This study was not without limitations, including its retrospective design and use of administrative claims, according to the researchers. Primary clinical data were also unavailable, as were detailed anatomic data and phenotypic or genotypic assessment of platelet reactivity. The study population also only included commercially insured patients and excluded elderly patients.

Concerns for clinical practice

Dayoub, Giri and colleagues previously performed a study of adherence in patients prescribed prasugrel or ticagrelor vs. clopidogrel.

“Our past study found PCI patients prescribed prasugrel or ticagrelor, when compared with clopidogrel, have lower rates of adherence and experience higher out-of-pocket costs; thus, we recommend physicians be judicious when prescribing these newer antiplatelet agents for off-label indications,” Dayoub said.

Potential drivers for increased use of prasugrel and ticagrelor include increasing physician comfort with these medications and extension of trial results in patients with ACS to those with stable ischemic heart disease, but more information is necessary, the researchers noted.

“It would be helpful to identify what is driving off-label use of prasugrel and ticagrelor in stable ischemic heart disease. While we suspect clinicians may be selecting higher-risk patients to receive newer, more potent P2Y12 inhibitors, it is unclear if other factors are being considered when prescribing these agents off-label. Moreover, studies like the ongoing ALPHEUS trial will help determine the role of newer P2Y12 inhibitors for elective PCI, and perhaps provide the evidence to support their use in patients with stable ischemic heart disease,” Dayoub wrote in his email.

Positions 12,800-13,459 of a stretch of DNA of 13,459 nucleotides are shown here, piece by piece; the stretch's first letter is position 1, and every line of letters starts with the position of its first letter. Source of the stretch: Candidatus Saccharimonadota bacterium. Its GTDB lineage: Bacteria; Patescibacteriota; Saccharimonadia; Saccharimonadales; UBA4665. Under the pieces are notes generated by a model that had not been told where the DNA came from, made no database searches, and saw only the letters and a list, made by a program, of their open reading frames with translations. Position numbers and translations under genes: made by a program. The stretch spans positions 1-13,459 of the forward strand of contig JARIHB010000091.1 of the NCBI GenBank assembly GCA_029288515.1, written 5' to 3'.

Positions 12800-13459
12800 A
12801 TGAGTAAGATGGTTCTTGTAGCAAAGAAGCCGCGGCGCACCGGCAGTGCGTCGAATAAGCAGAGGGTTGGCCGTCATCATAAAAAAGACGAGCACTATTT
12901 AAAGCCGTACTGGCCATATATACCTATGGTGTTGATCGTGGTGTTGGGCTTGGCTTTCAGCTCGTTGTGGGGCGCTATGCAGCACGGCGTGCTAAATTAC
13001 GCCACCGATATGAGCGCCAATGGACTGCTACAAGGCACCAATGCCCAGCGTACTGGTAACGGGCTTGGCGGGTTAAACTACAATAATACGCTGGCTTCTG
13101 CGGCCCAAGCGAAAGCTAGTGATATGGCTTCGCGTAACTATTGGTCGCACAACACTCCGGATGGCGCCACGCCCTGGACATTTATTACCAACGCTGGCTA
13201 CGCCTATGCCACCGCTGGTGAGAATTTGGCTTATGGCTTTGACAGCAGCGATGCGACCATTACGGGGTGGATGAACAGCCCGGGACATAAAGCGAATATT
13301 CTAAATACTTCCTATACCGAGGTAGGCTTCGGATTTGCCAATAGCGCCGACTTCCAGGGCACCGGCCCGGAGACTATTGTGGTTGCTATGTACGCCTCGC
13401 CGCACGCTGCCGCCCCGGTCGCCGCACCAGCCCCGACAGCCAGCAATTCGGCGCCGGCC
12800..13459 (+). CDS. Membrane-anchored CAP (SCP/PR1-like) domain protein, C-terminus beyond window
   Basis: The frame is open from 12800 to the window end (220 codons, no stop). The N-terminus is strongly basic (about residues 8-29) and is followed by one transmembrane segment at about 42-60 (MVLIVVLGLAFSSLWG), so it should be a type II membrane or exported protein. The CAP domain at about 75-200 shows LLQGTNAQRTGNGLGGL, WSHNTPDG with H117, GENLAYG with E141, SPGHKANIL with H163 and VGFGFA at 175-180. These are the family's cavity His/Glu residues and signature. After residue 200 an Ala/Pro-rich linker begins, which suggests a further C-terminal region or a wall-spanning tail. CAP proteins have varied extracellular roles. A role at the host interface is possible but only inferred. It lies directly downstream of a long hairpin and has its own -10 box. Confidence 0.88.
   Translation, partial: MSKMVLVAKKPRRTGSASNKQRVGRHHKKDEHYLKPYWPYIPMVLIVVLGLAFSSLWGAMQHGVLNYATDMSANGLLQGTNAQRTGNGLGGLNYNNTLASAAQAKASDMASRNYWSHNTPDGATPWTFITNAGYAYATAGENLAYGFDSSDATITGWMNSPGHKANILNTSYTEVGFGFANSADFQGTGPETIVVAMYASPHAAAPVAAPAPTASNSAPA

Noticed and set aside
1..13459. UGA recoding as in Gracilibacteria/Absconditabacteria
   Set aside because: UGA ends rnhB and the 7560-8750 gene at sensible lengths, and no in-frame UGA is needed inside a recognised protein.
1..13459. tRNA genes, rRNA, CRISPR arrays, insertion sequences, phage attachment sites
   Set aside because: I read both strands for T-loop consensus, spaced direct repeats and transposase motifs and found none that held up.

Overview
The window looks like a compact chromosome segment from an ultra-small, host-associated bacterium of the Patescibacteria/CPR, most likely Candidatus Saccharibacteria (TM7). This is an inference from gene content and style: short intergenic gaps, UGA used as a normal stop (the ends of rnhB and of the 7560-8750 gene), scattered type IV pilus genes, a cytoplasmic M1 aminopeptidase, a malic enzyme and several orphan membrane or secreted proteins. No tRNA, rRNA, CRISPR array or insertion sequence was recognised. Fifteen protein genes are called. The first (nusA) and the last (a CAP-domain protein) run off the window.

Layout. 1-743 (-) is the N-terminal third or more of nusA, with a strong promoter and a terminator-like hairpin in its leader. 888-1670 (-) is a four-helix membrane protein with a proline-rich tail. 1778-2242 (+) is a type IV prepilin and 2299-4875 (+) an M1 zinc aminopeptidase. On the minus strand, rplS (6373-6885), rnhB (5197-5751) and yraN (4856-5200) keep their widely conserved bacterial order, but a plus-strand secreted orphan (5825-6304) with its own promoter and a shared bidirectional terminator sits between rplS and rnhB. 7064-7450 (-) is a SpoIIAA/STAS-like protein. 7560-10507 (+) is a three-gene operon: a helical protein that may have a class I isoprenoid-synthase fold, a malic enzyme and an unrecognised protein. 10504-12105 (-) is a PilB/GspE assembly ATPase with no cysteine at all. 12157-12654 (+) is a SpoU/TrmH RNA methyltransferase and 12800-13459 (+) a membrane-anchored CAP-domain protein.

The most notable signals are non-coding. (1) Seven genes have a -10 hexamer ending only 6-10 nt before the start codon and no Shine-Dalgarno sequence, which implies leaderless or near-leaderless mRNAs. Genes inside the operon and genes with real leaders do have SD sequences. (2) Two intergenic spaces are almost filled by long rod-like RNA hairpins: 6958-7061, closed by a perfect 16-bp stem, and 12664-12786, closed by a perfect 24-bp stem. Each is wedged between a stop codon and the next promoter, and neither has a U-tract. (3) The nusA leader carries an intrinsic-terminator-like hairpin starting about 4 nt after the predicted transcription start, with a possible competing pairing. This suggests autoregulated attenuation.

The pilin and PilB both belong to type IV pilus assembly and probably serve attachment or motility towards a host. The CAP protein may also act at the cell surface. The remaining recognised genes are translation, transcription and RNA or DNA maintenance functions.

“Until we have good evidence to support the use of prasugrel or ticagrelor in stable ischemic heart disease, clinicians should be prudent in prescribing these medications off-label, especially given the cost and adherence implications that may exist for some patients.”

Giri also added that considering the whole patient is key to optimizing treatment.

“I think that interventional cardiologists should continue to individualize their decision making regarding antiplatelet therapy based on a patient’s unique risk/benefit ratio of bleeding to future ischemic events. However, I completely agree with Elias that an additional and equally important part of this personalized strategy must account for a patient’s ability to obtain and afford a potentially more expensive medication,” he told Cardiology Today’s Intervention. “While we as a CV community spend a lot of time trying to gain a more nuanced understanding of the former issue, in my experience comparatively little attention is given to the effect of patients’ unique pharmacoeconomic considerations on their risk of future clinical events.” – by Melissa Foster

For more information:

Elias J. Dayoub, MD, MPP, can be reached at elias.dayoub@uphs.upenn.edu; Twitter: @elias_dayoub.

Jay Giri, MD, MPH, can be reached at jay.giri@uphs.upenn.edu; Twitter: @jaygirimd.

Disclosures: The authors report no relevant financial disclosures.